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The HACSA Summit is the flagship international conference of The Heritage and Cultural Society of Africa (HACSA), a non-profit NGO based in Accra, Ghana. The HACSA Summit 2019 will kick off at the prestigious Kempinski Hotel from 5th to 11th August, with a full week of debate, learning, commemoration, celebration, networking and heritage tours under the theme 400 Years On: Legacy, Communities, Innovation.

A successful launch of the event took place in April and was attended by the Minister of Tourism, Arts and Culture, The Honourable Barbara Oteng-Gyasi MP and other notable personalities from both public and private sector institutions. The Summit will examine the 400-year legacy of the trans-Atlantic trade in enslaved African people. It aims to link, reunite and reconcile affected communities and share examples of innovation and creative strategies to overcome its persisting negative effects. The HACSA Summit 2019 will coincide with and is endorsed by Ghana’s National ‘Year of Return’, which symbolically marks the 400th anniversary since enslaved Africans arrived in the US and invites the African Diaspora back home. The Summit is organised under the patronage of UNESCO which has a mission to preserve the history and memory of the transatlantic slave trade within the context of the UNESCO Slave Route Project.

The Heritage and Cultural Society of Africa, HACSA is a volunteer-led, non-profit, non-partisan, non-governmental organisation and social enterprise founded by Ambassador Johanna Odonkor Svanikier, Ghana’s former Ambassador to France, Portugal, UNESCO and La Francophonie. HACSA’s mission is to highlight the importance of heritage and culture for sustainable socio-economic development and improved standards of living in Africa. Their work is in line with the UN Sustainable Development Goals and Targets, including promoting gender equality, job creation, economic growth and the preservation of heritage sites. HACSA believes that the continent should take advantage of its rich and diverse cultural resources in its quest for economic development. HACSA’s goals include showcasing Africa excellence in Africa and the diaspora and promoting African-made goods and services.

This event will bring together Heads of State, opinion leaders, practitioners, academics and participants from Africa and the diaspora to have open and meaningful debates about learning from the past for the future development of the continent. An impressive lineup of prominent personalities including several high profile women have confirmed to speak. These include the Vice-President of Liberia,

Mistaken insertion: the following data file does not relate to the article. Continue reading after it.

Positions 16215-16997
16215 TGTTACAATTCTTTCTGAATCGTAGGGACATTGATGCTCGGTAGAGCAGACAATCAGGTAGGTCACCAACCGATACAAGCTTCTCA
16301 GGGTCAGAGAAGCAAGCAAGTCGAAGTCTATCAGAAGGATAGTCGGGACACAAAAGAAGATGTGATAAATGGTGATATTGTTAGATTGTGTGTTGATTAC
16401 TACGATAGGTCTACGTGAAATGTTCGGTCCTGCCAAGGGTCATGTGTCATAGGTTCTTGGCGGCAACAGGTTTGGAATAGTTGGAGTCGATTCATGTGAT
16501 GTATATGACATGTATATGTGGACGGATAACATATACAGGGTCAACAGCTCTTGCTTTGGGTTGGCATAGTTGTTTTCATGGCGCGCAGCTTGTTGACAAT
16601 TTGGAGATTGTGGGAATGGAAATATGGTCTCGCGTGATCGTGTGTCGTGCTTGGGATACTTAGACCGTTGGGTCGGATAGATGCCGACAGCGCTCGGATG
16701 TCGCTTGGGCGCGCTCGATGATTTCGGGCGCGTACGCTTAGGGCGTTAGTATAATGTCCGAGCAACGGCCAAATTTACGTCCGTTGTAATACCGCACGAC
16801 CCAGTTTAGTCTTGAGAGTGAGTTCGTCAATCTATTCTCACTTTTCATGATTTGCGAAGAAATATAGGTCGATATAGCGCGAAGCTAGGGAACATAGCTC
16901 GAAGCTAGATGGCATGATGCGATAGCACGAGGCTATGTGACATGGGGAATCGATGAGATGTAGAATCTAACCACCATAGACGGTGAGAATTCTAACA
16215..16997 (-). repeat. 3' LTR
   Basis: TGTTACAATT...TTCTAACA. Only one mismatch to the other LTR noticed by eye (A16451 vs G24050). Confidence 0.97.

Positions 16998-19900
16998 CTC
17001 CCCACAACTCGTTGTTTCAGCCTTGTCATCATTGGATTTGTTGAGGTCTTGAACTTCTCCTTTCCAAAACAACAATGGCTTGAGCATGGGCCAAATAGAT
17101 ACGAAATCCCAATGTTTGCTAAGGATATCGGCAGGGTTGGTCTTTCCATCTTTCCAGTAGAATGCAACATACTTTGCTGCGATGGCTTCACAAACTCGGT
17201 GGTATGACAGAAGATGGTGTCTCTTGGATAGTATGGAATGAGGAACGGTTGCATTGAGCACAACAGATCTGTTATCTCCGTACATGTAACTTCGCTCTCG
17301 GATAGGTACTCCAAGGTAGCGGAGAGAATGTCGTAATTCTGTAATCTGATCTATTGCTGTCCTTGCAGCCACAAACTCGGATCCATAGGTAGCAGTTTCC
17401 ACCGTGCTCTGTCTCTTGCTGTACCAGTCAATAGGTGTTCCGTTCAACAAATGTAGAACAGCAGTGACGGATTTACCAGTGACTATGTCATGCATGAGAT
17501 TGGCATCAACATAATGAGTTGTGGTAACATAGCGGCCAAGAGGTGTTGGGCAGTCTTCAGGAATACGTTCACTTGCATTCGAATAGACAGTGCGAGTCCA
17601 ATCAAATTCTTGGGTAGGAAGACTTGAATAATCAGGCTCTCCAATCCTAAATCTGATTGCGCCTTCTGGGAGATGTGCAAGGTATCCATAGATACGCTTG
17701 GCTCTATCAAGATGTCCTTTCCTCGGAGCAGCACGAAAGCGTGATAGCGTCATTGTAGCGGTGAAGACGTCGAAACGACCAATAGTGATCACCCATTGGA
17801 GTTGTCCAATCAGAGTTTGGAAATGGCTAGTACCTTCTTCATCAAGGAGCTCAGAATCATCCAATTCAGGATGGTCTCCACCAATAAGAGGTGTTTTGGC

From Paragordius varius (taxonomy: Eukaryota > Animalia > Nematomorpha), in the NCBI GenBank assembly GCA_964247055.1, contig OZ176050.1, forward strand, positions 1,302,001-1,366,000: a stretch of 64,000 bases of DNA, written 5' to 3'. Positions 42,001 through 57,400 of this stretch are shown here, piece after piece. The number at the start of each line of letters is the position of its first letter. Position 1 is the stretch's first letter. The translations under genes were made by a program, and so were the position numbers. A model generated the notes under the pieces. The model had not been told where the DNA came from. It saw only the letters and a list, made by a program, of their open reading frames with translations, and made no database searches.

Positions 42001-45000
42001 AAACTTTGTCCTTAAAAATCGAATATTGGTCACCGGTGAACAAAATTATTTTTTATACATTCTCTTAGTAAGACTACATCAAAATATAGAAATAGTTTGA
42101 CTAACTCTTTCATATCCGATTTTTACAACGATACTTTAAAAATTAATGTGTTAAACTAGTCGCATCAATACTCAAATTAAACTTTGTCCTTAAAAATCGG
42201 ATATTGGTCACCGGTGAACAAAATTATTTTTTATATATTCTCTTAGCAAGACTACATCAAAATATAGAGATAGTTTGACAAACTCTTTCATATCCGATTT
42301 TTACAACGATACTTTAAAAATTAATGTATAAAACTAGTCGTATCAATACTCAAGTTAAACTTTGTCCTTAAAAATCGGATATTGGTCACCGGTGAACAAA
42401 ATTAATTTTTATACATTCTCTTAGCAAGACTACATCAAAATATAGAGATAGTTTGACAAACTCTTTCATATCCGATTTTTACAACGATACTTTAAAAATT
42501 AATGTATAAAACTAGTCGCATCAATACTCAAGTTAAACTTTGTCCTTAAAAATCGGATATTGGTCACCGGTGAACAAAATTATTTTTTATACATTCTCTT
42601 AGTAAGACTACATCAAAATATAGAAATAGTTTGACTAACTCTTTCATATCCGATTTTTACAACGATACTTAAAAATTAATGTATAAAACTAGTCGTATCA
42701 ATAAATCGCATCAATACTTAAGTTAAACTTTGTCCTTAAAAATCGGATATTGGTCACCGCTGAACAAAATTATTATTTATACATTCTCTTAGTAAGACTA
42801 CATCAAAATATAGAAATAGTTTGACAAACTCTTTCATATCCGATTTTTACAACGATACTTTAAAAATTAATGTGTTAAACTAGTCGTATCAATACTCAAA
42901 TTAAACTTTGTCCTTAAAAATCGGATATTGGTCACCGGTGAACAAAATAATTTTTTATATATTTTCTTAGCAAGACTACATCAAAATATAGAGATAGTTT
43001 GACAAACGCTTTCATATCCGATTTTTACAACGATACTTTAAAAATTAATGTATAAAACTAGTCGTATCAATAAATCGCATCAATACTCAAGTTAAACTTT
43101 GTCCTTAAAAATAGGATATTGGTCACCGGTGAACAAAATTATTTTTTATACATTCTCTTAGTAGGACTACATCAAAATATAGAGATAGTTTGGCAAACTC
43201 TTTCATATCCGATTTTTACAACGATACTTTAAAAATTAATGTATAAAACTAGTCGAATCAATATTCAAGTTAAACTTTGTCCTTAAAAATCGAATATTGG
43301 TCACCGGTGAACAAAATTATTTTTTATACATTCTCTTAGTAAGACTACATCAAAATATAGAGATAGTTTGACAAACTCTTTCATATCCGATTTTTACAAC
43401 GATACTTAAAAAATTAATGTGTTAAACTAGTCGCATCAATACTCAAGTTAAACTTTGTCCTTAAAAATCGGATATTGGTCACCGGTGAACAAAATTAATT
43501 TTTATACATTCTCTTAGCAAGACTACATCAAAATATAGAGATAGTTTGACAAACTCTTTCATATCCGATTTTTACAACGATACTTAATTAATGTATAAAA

H.E. Jewel Howard Taylor; Ghana’s First Lady, H.E Rebecca Akufo-Addo; former President of Ghana, H.E John Agyekum Kufour, Former Deputy Prime Minister of Zimbabwe, Prof. Arthur Mutambara; Former Deputy Prime Minister of the Republic of Congo, Ambassador Henri Lopes; Partner and MD of Goldman Sachs, Lisa Opoku; Deputy Mayor of Bordeaux, Pierre de Gaétan Njikam; E-Commerce Pioneer and CEO of Overstock.com, Patrick Byrne; Impact Investor & Board Member of the Africa Centre, Dana Reed.

The Summit will focus on three sub-themes - Legacy, Communities and Innovation. It will be a unique opportunity to bring people together, creating a valuable global network of Africans from the Diaspora including African-Americans, Afro-Caribbeans, Afro-Europeans and those who interested in reconnecting and and exploring Africa’s amazing potential and opportunities.

HACSA has partnered with educational, youth and diaspora organisations such as UNESCO, the University of Ghana, Oxford University Africa Society, Blue Skies College, MEST Africa and Future of Ghana. The event will provide investment, inspiration and opportunities for mentorship by luminaries across different fields and industries from around the world.

The Summit will include panels made up of descendants of the renowned enslaved African-American Venture Smith, descendants of the founder of Barclays Bank and the enslaved African families they liberated, an Innovation, Wall Street Bankers discussing the transformative potential of fin-tech in Africa, a Trade and Investment Expo, an archaeological exhibition of objects salvaged from the Marine Drive construction site by the Department of Archaeology of the University of Ghana, film screenings, a Gala dinner dance showcasing African food, fashion and music and guided tours of key heritage sites in Ghana.

A maths and physics teacher from a secondary school in a remote village in Kenya's Rift Valley has won the $1m Global Teacher Prize for 2019, organisers have said.

Peter Tabichi, who is giving away 80 percent of his salary to support poor students, received the prize at a ceremony on Sunday in Dubai, hosted by Hollywood star Hugh Jackman.

On winning the prize, Peter Tabichi said: